Milestones, millstones and the arc of history

Milestones, millstones and the arc of history

O  P  I  N  I  O  N

911-memorial.jpg
The arc of the moral universe is long, but it bends toward justice
— Dr. Martin Luther King, Jr.
There is so much that we share that it’s time we’re aware. It’s a small world, after all. It’s a small world, after all.
— Lyrics by Sherman & Sherman, 1963. Commissioned by Walt Disney.

by ROB McMANAMY in New York City | May 7, 2015

It may seem absurd to put those two quotes together, I agree. But I was stunned this week to discover that the trite, oft-mocked Disney ditty was written specifically to reassure children all over the world, and to promote peace, in the anxious aftermath of the Cuban Missile Crisis. So, it may seem silly now, but it was anything but, way back when.

Indeed, history and anniversaries have been overwhelming me of late -- spurred by a recent trip to New York's transformed Ground Zero -- causing me to reflect on the state of our species and ultimately the collaborative hopefulness fueling not just BuiltWorlds, but so much of our built environment, nowadays.

Seventy years ago today, in fact, on the Seventh day of May, 1945, Germany surrendered, ending World War II in Europe. At that time, much of the continent, from London to Berlin to Moscow literally lay in rubble, smoldering and shell-shocked. For all of its problems now, who could have envisioned a Europe then that is as unified and as functional as it is today? Bickering and sniping continues, of course, and terrorism and civil wars flare up in pockets, but the world, itself, is not at war.

And few of us who are not crazy can even imagine a scenario where the great powers would take up arms against each other again. So, today is far from perfect, but who can argue now that we are not in a better place than we were in 1945, or 1963?

Human link between OKC & WTC: Among the names engraved in the Ground Zero memorial is that of RAYMOND DOWNEY, Deputy Chief of the NYFD.

Human link between OKC & WTC: Among the names engraved in the Ground Zero memorial is that of RAYMOND DOWNEY, Deputy Chief of the NYFD.

I arrived at this conclusion quite by surprise, last month when I traveled to New York for Engineering News-Record's 50th Anniversary Award of Excellence dinner. Two days later, on April 18, I visited the expansive site at the tip of Lower Manhattan where the Twin Towers once stood. Coincidentally, I was there on the eve of the 20th anniversary of the Oklahoma City bombing, a story that I had covered for ENR in 1995. So I was already in a somber mood as I toured the memorial and read the names of those who had perished on 9/11. Among those names is one Raymond Downey. He was the NYFD Deputy Chief who led the urban search and rescue effort at both the Murrah Federal Building in Oklahoma City, and later the World Trade Center in New York, where he died. According to his family, when Tower One fell, Chief Downey had in his pocket a set of Rosary beads given to him six years earlier by OK Gov. Frank Keating.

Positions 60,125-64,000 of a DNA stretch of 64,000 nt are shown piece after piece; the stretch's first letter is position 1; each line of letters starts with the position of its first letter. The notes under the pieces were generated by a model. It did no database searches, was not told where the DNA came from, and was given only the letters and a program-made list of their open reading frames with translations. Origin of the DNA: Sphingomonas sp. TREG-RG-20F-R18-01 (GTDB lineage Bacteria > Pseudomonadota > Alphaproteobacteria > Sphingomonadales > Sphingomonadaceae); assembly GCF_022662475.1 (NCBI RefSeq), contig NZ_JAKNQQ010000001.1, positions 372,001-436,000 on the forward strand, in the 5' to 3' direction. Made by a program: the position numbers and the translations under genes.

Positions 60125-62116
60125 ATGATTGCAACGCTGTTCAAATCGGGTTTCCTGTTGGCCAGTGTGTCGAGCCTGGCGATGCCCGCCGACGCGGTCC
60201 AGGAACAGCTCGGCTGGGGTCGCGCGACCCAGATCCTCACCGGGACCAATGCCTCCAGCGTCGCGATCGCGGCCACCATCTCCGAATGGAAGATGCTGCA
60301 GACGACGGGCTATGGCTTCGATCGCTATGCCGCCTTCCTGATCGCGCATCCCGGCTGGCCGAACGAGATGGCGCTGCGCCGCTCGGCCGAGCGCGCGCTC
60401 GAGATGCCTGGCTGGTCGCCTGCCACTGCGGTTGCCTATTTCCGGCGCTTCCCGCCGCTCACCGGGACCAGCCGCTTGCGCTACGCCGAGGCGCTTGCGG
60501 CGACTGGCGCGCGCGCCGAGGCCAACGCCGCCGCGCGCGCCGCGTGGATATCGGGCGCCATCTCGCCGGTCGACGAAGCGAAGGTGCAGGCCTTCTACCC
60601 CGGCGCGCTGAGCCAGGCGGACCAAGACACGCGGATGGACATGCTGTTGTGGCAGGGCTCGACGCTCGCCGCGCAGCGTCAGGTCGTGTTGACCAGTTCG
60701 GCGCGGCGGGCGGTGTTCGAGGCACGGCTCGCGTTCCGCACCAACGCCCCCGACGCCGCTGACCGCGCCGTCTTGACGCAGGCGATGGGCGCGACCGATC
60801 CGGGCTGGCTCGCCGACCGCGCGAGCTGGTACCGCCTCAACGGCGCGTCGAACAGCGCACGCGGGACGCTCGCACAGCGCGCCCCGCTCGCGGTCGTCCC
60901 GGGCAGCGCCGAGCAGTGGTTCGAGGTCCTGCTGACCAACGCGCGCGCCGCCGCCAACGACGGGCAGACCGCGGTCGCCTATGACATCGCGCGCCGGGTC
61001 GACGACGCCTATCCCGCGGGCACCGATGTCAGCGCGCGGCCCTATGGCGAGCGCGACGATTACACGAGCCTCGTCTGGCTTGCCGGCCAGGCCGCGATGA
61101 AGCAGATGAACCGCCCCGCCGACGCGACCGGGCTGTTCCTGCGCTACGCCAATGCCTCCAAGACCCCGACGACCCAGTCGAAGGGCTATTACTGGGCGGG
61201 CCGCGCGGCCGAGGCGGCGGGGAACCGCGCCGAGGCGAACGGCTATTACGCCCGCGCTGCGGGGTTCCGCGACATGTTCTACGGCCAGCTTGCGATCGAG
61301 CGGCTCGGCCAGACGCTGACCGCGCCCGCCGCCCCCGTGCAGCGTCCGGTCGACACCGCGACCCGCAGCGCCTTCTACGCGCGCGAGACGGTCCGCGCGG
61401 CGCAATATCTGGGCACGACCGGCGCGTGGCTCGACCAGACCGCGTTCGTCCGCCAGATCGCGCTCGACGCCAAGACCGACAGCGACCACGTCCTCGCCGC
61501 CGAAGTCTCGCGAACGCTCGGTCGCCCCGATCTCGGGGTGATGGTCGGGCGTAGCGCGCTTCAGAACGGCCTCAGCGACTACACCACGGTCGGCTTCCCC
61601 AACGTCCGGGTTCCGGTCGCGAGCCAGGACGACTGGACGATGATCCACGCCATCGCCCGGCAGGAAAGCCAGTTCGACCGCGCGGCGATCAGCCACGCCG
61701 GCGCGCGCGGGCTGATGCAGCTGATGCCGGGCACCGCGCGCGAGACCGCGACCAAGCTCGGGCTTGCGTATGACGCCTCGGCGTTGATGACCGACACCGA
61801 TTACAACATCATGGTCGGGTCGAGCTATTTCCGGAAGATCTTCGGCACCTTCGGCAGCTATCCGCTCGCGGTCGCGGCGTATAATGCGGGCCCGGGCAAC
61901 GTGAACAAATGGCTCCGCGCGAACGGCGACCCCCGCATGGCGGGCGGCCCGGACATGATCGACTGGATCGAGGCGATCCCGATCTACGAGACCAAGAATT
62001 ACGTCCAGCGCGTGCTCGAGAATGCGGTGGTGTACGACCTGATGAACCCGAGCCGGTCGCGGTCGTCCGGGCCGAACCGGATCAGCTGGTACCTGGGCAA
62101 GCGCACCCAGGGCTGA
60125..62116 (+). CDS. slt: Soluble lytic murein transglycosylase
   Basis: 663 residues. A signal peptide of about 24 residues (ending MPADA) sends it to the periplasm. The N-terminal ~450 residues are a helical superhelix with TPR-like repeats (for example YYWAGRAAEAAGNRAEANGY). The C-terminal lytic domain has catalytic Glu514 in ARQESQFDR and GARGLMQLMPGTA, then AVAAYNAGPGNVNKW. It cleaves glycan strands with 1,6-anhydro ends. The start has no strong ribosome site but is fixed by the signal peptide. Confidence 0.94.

Standing statement: At 1,776-ft, 1WTC is now the tallest structure in the Western Hemisphere. Open since last fall, it will finally admit visitors to its observation deck later this month. It was designed by David Childs of the NY office of SOM. Its cost? Close to $4 billion! It broke ground nine years ago, on April 27, 2006.

Standing statement: At 1,776-ft, 1WTC is now the tallest structure in the Western Hemisphere. Open since last fall, it will finally admit visitors to its observation deck later this month. It was designed by David Childs of the NY office of SOM. Its cost? Close to $4 billion! It broke ground nine years ago, on April 27, 2006.

So, these were the sort of thoughts running through my mind as I revisited this hallowed ground.

Admittedly, I must say, my initial, visceral response was revulsion, akin to the Bible story of Jesus seeing moneychangers in the temple. As a native New Yorker, my first trip back to Ground Zero in years at first was jarring. Emerging from the largely rebuilt, $4-billion subway station to see Santiago Calatrava's soaring, skeletal stegosaurus, flanked by SOM's and AECOM's massive new 1 World Trade Center ($3.9-bil.), and the sprawling, serene 9/11 Memorial --all part of Daniel Libeskind's 16-acre master plan-- was indeed awe-inspiring.

But the cacophony of crass commerce surrounding the site, the pervasive hawking of souvenirs, mementos and commemorative 9/11 books, hats, shirts, socks, spoons (spoons?) was equally overwhelming. A sea of commercial distractions at a sacred place.

Annoyed and now on a self-appointed mission, I ducked into an official Ground Zero gift store -- next to the old Ladder Company #19 fire station -- to conduct a personal inspection. I wanted to see how much of the patriotic, heart-tugging merchandise, if any, had actually been made in the U.S.A. Turns out I couldn't find any.